Did you know that wheat is one of the world’s most consumed cereal grains? Just think about this; The bread you so much love to eat, those pancakes you make for your kids, the crackers you add to their lunchbox before they go to school, these, and more are made up of wheat. Interestingly, wheat is of great nutritional value. Statistics show that wheat accounts for essentially 20% of the protein consumed worldwide. However, with the ongoing Ukraine crisis, 48% of the global wheat export has suffered a major hit as Russia and Ukraine account for a major fraction of the wheat export. Researchers say that the world may soon experience a scarcity of wheat and its products.
However, using genetic engineering, a group of international researchers at the University of Adelaide and the UK’s John Innes Centre have discovered a new way that not just increases the wheat yield, but also ensures that the wheat produced has a higher protein value.
Genetic engineering identifies genes that drive wheat growth
Scientists have identified a genetic driver of wheat that can induce the production of a higher yield of wheat and increase the protein content of this wheat produce up to 25%. Since genes drive cell production, discovering the exact gene that regulates these two factors is likely to help generate new wheat varieties that produce higher quality grain.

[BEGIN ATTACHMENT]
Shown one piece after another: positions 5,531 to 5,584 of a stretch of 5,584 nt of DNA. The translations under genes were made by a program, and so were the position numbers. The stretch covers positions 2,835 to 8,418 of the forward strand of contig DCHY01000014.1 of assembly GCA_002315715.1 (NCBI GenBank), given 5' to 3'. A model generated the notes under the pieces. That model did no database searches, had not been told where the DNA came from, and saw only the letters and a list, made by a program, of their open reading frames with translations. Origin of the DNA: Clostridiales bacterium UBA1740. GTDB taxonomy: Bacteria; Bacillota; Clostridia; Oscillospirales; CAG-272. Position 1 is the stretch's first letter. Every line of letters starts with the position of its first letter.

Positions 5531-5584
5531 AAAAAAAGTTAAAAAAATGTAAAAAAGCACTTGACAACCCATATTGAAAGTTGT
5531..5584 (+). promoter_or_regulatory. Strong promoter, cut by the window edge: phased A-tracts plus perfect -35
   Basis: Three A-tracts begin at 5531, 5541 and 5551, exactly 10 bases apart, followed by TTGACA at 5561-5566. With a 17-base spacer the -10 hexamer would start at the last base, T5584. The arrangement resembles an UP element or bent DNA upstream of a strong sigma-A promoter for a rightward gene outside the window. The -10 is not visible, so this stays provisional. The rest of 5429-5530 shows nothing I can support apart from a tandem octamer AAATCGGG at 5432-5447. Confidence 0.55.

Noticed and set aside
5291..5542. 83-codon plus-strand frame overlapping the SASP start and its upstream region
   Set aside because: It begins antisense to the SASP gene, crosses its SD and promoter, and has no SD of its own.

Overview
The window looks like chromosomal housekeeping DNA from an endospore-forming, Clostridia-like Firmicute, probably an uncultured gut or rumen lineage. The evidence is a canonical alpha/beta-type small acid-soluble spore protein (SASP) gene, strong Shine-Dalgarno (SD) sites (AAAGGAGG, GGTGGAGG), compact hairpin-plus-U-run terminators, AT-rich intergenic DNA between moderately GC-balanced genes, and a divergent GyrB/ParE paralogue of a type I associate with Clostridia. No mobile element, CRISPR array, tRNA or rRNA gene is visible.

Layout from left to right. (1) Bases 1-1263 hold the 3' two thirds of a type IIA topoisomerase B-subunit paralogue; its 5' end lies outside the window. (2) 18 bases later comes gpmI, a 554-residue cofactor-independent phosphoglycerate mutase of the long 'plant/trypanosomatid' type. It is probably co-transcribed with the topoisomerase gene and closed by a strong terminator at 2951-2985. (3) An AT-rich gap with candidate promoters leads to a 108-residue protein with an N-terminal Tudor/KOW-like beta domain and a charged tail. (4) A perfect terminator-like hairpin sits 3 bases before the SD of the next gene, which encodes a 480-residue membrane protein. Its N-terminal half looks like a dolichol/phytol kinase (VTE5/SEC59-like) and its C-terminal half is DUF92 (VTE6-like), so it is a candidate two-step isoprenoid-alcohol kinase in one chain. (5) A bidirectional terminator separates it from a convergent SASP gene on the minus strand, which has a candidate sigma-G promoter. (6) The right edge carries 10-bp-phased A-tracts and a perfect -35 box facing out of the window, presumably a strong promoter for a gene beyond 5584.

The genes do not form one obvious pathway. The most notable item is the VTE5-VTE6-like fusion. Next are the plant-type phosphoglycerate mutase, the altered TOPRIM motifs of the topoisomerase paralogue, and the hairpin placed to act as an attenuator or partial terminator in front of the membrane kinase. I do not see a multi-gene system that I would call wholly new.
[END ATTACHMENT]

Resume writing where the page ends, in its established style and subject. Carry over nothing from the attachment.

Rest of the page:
They tested these on-field plants, they discovered a 15% to 25% increase in the yield and an increase in the protein content. Interestingly, the wheat also developed extra spikelets known as paired spikelets. However, there has been no record of an increased wheat yield associated with planting the extra spikelets.
The team expects that the new wheat varieties will be made available to breeders in 2–3 years, which could then translate to benefits for farmers in 7–10 years.
This research is the first recognized example where a forward-genetics screen of a mutant population has been used to identify a gene that regulates reproductive growth in wheat. The results from this project will provide insights on how to help boost the healthy and economic value of wheat.
Also, besides the important outcome of this work for the future of wheat breeding, the research itself is of immense value to the scientific community as it provides a classical example of new capabilities that are accessible to wheat research.
Genetics has once again successfully attempted to create a better life. An increase in the wheat yield will make wheat and products obtained from wheat, like bread, pasta, biscuits, cakes, cereal bars, and sweets cheaper, and more accessible. Also, because the finding also increases the protein content of wheat, the protein content and overall nutritive value of the wheat products are increased. Indeed, the results of this research, when made known and accessible to farmers worldwide will yield a tremendous impact on the world food supply.